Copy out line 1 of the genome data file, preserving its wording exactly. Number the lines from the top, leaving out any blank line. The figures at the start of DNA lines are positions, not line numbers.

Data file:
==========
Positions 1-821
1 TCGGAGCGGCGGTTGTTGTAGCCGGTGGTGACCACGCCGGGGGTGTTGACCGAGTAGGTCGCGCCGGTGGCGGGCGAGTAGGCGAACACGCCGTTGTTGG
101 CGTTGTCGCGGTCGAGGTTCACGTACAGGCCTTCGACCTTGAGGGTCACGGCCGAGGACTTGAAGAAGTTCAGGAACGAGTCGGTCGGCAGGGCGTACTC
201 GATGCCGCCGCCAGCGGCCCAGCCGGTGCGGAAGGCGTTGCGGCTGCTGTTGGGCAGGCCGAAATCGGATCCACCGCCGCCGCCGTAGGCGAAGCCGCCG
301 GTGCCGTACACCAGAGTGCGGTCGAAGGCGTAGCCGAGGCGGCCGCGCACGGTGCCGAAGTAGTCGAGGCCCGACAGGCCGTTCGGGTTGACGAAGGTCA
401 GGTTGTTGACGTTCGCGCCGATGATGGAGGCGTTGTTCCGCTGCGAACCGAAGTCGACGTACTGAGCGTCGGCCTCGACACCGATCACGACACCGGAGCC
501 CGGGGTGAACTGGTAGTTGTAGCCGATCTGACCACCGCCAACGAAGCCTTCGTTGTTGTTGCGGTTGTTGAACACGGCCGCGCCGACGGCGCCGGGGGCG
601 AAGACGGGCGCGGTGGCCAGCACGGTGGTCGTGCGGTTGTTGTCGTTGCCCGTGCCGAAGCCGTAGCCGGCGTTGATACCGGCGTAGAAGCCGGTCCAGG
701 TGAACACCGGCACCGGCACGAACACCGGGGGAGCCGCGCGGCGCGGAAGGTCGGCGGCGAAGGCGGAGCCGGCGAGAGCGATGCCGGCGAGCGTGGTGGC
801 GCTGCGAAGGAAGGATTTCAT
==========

Positions 1-821